Suiting up for success

How do two University students with no interest in fashion, no degree and no business connections build a multi-million dollar custom menswear line? Similar to any other great business idea, this one stemmed from a need identified by its founders. As a woman, I have never needed to purchase a suit, but I have heard from multiple sources that it is an expensive and tiring process. Kyle Vucko and Heikal Gani (Co-Founders of Indochino) faced this same dilemma when they needed to purchase a suit for a conference. On a student’s budget, they were presented few suits that fit their needs. Frustrated by the process, the two University students began looking into creating their own made-to-measure e-commerce suit business. Years later they have created an omni-channel business dominating the mens retail space. Imagine your first job out of College paying out millions of dollars? These two entrepreneurs made it a reality.

“I didn’t set out to build an E-commerce company, I set out to help guys get dressed.”*

Kevin and Heikal’s mission was genuine from the start. When they first generated the idea of creating made-to-measure mens suits they had no idea how successful the business venture was about to become. They simply went into business out of personal frustration and their desire to help other men who would undoubtably face their same challenges. When a business is started in such a genuine way and this vision is maintained through growth, customers are able to see the authenticity of a brand. Indochino has been authentic and transparent from day one and that accounts for a large amount of their success. This customer-centric business has always focused on the customers experience first, that is what undoubtedly helped the business survive in its fiercely competitive marketplace.

In the early days the two young entrepreneurs utilized the mentorship program at the University of Victoria to receive advice on growing a business. They built valuable connections before proposing their idea. Finally in 2007, the founders of Indochino dropped out of school and ran their Vancouver based company full-time. The connections they built through the University helped them fund their early venture and ultimately lifted them off the ground.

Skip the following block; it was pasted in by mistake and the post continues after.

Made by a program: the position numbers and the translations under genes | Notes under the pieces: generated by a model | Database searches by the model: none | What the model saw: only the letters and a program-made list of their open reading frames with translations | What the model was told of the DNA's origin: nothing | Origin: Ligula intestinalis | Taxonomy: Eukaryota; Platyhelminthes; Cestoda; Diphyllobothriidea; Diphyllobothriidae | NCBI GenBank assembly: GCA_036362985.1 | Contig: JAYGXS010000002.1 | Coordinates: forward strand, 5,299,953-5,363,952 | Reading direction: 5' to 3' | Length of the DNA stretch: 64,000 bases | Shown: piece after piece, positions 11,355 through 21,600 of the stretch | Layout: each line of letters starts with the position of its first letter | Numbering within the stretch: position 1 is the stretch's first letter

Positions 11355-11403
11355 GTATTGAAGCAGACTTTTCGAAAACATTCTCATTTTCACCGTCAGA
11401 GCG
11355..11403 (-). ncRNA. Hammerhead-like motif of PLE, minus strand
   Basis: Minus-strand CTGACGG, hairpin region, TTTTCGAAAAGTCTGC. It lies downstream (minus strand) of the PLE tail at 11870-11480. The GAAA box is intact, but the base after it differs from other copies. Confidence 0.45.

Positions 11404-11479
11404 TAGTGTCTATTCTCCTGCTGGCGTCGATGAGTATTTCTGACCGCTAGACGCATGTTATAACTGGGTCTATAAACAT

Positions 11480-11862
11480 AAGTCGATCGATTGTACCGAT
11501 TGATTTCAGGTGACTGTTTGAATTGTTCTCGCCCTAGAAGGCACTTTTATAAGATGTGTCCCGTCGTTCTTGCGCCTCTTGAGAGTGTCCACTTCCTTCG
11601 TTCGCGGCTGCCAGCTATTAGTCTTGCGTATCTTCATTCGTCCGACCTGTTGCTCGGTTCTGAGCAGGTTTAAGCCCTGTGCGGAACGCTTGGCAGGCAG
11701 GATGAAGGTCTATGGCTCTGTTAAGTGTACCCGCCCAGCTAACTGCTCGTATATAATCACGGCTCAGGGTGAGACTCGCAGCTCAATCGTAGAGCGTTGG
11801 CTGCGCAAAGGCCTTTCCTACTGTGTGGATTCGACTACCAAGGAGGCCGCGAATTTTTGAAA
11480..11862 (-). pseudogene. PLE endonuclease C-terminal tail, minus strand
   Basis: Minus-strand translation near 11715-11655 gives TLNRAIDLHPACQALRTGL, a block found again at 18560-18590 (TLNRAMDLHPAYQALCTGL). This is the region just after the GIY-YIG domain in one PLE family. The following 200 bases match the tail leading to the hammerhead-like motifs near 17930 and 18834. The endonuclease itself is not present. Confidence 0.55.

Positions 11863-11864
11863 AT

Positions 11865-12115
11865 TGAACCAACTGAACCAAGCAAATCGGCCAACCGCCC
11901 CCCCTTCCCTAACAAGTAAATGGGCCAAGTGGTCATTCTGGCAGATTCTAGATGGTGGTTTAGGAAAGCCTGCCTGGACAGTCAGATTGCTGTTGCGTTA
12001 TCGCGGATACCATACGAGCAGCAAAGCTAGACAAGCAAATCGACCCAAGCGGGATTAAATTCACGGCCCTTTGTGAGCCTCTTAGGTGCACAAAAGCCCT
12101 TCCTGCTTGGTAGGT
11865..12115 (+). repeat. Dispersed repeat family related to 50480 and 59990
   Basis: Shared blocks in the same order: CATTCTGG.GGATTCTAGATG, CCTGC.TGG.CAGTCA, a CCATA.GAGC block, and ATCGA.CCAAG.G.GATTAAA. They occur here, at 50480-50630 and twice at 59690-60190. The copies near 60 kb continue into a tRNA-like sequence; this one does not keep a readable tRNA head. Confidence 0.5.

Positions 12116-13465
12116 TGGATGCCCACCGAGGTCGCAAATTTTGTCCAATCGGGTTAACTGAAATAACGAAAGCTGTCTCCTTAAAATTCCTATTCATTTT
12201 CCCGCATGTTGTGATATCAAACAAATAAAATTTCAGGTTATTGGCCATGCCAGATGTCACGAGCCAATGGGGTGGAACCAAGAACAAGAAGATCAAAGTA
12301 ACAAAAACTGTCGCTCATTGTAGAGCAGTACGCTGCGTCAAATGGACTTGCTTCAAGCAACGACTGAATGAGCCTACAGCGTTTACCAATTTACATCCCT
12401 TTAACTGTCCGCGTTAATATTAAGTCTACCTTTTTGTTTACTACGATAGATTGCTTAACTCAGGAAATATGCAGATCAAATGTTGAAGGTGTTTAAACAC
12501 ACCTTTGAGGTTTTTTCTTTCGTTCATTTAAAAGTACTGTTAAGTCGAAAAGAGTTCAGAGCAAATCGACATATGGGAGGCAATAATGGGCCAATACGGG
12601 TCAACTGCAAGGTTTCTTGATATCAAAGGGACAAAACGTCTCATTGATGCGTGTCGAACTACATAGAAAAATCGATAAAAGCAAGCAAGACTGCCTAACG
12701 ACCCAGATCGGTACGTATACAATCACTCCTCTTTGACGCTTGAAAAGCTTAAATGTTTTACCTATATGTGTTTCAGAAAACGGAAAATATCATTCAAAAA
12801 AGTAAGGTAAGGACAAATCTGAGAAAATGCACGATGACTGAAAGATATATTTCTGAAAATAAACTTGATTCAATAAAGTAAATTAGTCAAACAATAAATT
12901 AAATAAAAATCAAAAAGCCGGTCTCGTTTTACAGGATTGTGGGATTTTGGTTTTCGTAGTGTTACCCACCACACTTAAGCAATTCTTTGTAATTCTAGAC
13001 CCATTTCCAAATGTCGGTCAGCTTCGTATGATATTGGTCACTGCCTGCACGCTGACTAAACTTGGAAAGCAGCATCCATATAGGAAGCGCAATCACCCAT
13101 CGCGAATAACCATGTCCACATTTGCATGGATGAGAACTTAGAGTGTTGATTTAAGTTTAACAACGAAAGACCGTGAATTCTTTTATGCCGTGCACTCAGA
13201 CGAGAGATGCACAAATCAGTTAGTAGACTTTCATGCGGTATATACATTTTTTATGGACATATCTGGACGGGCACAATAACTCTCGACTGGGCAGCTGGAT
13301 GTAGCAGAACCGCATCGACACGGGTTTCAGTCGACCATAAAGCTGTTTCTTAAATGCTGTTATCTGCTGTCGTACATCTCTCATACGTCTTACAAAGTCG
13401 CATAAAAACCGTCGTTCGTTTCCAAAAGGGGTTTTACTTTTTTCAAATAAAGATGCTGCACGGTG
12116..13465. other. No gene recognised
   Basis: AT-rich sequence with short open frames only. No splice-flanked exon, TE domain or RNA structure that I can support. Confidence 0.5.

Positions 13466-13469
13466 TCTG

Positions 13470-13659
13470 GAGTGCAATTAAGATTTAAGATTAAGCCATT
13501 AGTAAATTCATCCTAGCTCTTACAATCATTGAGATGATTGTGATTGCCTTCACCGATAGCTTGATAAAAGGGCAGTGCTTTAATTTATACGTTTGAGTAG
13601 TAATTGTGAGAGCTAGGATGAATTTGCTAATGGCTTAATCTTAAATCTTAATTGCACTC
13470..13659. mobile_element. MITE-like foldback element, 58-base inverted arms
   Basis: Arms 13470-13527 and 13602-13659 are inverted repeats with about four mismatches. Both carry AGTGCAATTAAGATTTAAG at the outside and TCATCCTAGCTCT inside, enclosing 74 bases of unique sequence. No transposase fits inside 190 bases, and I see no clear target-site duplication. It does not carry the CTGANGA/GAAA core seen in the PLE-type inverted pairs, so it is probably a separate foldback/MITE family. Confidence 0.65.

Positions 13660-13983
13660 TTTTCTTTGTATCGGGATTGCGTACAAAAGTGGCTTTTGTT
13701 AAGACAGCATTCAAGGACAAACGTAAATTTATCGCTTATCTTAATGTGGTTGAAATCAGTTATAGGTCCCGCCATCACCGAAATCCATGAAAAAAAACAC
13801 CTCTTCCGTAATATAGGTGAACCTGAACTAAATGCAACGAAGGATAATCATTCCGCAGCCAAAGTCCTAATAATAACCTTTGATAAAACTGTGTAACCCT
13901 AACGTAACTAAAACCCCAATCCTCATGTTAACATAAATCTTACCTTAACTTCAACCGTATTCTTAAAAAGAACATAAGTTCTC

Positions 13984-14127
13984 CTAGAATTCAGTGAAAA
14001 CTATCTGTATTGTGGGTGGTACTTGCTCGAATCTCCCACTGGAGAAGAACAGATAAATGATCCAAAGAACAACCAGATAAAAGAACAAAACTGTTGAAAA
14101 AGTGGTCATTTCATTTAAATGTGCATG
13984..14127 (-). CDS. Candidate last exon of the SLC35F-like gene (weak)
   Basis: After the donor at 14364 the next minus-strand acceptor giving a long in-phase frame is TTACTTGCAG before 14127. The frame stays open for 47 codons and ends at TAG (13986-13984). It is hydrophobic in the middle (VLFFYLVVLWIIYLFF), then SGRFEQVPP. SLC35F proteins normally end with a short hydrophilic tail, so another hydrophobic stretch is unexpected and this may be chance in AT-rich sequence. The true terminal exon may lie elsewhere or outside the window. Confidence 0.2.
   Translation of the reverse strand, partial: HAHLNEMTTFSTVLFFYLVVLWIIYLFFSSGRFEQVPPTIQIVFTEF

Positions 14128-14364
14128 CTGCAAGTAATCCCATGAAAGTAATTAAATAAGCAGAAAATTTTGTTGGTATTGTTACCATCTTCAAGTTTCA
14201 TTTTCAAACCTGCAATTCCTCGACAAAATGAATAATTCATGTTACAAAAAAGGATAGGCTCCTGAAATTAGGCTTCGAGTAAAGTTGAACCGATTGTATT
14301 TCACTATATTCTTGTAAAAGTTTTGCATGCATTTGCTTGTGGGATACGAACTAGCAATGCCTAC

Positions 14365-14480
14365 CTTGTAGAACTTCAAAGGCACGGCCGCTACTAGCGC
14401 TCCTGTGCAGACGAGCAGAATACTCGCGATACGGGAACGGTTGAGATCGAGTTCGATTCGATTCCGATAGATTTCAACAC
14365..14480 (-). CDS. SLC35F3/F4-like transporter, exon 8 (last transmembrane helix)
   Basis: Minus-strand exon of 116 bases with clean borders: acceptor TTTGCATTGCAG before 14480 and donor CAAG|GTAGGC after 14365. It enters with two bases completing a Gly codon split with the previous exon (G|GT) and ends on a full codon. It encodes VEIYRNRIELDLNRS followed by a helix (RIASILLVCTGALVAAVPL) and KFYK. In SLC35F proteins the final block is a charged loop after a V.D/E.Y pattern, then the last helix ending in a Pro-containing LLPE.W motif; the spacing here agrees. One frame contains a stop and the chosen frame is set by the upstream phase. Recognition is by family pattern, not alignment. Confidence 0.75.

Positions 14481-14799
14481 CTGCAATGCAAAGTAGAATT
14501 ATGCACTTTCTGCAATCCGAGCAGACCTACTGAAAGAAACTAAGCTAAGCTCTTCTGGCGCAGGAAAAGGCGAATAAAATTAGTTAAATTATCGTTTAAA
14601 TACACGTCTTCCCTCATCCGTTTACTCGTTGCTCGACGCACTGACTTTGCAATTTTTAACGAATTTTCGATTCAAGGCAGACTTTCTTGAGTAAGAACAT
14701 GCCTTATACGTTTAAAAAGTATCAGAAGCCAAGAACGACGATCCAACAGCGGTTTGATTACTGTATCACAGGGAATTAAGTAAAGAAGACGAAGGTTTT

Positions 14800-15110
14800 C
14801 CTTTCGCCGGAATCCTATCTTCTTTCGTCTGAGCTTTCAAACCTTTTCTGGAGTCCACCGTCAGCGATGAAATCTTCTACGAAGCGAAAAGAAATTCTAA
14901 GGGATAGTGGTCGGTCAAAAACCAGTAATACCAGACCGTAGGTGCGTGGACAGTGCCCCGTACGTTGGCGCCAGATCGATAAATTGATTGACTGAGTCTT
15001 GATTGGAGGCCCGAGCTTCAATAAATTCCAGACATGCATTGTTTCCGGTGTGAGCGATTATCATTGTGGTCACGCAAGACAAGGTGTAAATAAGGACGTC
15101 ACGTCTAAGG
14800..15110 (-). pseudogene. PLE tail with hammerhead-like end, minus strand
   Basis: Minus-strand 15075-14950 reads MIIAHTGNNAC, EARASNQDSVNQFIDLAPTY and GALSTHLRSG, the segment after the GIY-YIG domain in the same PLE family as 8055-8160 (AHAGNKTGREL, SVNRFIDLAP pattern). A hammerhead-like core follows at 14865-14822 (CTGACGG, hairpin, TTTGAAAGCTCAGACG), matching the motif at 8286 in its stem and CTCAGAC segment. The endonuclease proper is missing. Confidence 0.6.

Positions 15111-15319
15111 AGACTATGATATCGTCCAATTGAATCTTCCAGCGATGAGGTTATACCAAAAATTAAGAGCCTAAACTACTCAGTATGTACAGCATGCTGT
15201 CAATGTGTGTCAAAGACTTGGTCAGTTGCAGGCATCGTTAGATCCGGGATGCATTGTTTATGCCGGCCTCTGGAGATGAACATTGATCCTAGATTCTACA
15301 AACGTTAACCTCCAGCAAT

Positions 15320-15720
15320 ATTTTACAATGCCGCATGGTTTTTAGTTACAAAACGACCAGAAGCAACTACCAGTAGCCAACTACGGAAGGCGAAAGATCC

“My goal is to sell a million made-to-measure suits a year by 2020, that would put our revenue, back of the napkin, at over half a billion dollars.”**

There has been a growing trend for e-commerce businesses to also enter the bricks and mortar world. Of course remaining strictly online reduces costs and allows for customers to receive products at a much lower price tag, there is something to be said for having a tangible storefront. Indochino made this realization and began setting up temporary storefronts across North America. These storefronts received such success that the new CEO Drew Green has said, “Our online business is seven times higher in markets where we have showrooms.” As some customers are weary of measuring themselves at home then submitting their measurements to Indochino, the storefronts allow men to be measured by trained professionals. These storefronts contain no inventory but do have all the materials customers can choose from on display. Although Indochino is not the first e-commerce website to take their shot in the real world they are one of the most aggressive. Their new CEO Drew Green hopes to establish 150 showrooms by 2020!